If you want to show that you are interested and enthusiastic about what the interviewer is saying you can do that by subtly leaning towards the interviewer while listening to or answering his questions. Experienced jobseekers often use the “mirroring” tactic in which they adopt the poses and characteristics of the interviewer to increase their success rate at interviews. It is well known that people hire people who are like them.
- Sitting position:
It is important to sit up straight, well back in the chair, keeping both feet on the ground. Keep your head up. Your hands should be placed in your lap, as this will indicate to the interviewer that you are relaxed but confident. Avoid fidgeting with anything in your hands and be aware of any nervous traits you may have such as foot tapping, wringing your hands, playing with pens, tapping fingernails on tables or biting your lips. It all makes you look distracted and uncomfortable. If you want you can keep a notebook and pen on your lap, this would make you look organised and gives you something to do with your hands.
- Open posture:
Sometimes you might find yourself in a situation in which you don’t know what to do with your hands and arms. You might be tempted to fold your arms across your chest when you feel cold or just because you feel comfortable doing it. Unfortunately often a recruiter might interpret this gesture as resistant, protective, closed and defensive. Holding your hands behind your back or inside your pockets is also something you should avoid because it would be considered as tentative. If you let your hands fall loosely and comfortably to your side it shows that you don’t have anything to hide.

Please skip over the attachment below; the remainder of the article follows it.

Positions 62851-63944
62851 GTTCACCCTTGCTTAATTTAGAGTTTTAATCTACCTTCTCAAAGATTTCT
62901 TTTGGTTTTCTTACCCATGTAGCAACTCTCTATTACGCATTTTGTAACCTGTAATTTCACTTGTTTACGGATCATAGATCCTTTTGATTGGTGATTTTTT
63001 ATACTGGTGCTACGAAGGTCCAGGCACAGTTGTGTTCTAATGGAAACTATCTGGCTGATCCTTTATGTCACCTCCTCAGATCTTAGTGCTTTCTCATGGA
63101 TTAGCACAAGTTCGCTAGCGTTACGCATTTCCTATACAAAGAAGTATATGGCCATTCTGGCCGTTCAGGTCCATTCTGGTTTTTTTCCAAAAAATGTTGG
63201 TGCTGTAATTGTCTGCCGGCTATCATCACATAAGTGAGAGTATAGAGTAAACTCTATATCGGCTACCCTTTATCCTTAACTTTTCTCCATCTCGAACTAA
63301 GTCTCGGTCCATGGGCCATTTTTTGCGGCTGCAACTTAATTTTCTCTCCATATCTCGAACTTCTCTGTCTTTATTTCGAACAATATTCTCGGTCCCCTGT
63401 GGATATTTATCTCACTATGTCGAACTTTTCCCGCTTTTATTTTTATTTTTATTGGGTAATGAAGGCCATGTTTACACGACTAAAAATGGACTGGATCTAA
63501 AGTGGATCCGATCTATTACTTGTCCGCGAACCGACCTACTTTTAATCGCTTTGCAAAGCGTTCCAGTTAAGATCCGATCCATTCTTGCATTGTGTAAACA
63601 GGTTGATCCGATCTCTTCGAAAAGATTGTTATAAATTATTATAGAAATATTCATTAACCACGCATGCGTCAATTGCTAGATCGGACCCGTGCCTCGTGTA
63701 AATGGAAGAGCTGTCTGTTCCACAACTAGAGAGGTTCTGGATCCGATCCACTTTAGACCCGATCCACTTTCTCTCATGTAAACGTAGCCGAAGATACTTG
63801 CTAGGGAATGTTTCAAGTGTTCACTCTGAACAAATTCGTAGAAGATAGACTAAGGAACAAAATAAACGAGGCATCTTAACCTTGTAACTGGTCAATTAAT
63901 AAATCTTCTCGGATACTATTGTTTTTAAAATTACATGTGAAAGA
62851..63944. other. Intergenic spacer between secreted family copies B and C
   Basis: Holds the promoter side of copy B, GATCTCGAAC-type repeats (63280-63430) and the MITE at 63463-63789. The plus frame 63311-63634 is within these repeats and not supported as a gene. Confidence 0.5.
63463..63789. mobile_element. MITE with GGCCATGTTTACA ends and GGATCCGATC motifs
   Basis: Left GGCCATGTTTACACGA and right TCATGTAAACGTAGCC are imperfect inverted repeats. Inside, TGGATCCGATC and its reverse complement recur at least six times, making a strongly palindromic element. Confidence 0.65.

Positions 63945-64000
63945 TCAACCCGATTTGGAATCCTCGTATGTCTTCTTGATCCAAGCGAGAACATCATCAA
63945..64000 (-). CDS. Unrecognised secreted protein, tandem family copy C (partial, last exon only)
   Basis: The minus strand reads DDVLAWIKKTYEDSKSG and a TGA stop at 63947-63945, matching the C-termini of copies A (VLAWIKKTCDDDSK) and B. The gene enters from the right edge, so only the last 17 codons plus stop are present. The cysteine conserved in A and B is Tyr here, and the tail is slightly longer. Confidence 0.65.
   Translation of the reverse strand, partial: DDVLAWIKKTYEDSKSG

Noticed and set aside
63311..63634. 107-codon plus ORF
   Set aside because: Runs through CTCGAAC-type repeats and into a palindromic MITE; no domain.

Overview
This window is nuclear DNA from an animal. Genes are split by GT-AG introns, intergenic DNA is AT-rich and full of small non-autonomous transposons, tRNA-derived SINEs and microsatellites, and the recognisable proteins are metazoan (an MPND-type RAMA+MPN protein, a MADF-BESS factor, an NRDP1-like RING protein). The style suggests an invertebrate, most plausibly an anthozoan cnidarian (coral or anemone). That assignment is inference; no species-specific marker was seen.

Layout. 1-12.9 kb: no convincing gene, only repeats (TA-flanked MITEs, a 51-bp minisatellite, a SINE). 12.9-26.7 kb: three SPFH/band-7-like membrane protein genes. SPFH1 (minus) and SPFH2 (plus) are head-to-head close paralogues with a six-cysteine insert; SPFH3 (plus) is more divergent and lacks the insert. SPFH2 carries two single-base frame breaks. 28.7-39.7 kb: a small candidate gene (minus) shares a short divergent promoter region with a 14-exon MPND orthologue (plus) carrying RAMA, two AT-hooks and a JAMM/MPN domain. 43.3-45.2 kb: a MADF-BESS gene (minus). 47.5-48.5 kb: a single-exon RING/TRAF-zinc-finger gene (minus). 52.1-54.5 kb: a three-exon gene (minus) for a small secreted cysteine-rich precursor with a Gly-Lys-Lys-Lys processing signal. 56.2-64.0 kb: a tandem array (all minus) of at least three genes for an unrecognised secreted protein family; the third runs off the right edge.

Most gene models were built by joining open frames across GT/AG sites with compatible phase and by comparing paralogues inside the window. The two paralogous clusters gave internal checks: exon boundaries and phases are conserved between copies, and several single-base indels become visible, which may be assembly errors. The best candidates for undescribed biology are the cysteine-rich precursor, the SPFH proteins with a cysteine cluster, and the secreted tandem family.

Let’s not forget that even though your words are fine, people will believe your gestures first. When your body language complements your verbal statements, your message will be credible, but the moment your body language contradicts what you say, the interviewer will be sceptical. It is therefore crucial to use gestures well because they can bring your words to life.
Remember that non-verbal communication will provide the interviewer with a lot of information about you. If you notice and can understand body language in others, you will be more aware of your own, and better able of controlling it. By being aware of the signals your body can unwittingly send, you can portray the best impression of yourself and convince the recruiter that you will fit into their company.
Author: Karin Schroeck-Singh
Karin Schroeck-Singh is a trilingual Career Optimizer at www.Careerheads.com. She has an MBA from the University of Leicester (UK) and gained 20 years of international work experience in various industries in Italy, the UK and India. Her passion lies in creating multilingual, high-quality content in career matters, giving highly engaging public speeches and helping job seekers to optimize their career by providing professional coaching. She is the author of several ebooks, among them “44 Tips for a successful Video Interview” (http://careerheads.com/product/ebook-44-tips-for-a-successful-video-interview/). She has written several career and business articles for international HR and Marketing companies. Her favourite motto is “Learn from anyone, anywhere, anytime!” Follow her on Twitter @CareerHeads.